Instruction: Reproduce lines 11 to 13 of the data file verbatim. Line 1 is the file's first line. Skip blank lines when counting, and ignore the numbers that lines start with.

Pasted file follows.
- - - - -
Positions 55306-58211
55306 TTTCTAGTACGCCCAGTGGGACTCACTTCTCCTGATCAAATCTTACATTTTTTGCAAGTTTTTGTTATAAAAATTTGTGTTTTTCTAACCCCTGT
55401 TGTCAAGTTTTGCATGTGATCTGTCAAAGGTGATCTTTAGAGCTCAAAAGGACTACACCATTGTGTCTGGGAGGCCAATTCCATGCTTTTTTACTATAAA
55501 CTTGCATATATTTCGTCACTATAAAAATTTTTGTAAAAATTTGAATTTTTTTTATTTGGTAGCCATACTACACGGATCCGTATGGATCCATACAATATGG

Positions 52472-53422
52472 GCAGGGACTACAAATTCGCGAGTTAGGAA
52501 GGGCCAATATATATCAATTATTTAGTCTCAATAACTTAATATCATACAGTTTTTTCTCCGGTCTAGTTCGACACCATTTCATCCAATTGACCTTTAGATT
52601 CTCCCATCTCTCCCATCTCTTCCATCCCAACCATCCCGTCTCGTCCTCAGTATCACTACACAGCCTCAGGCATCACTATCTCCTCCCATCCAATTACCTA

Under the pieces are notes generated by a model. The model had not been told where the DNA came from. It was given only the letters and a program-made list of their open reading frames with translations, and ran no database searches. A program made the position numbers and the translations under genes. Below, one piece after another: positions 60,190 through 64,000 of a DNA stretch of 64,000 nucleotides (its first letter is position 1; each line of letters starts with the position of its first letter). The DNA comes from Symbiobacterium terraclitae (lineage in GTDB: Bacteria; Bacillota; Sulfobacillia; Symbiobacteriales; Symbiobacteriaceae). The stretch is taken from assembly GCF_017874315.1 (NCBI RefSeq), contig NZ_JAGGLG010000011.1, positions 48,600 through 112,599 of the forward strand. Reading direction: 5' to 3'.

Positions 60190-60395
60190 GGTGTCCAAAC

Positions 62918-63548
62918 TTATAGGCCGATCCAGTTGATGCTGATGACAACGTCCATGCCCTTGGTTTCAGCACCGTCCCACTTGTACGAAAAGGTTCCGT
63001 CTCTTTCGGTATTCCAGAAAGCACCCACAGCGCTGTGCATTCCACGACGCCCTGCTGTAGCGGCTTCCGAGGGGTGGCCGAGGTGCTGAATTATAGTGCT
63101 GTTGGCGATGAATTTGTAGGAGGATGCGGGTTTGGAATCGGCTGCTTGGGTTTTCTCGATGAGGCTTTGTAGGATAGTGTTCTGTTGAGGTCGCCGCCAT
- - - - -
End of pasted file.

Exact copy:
60190 GGTGTCCAAAC

Positions 62918-63548
62918 TTATAGGCCGATCCAGTTGATGCTGATGACAACGTCCATGCCCTTGGTTTCAGCACCGTCCCACTTGTACGAAAAGGTTCCGT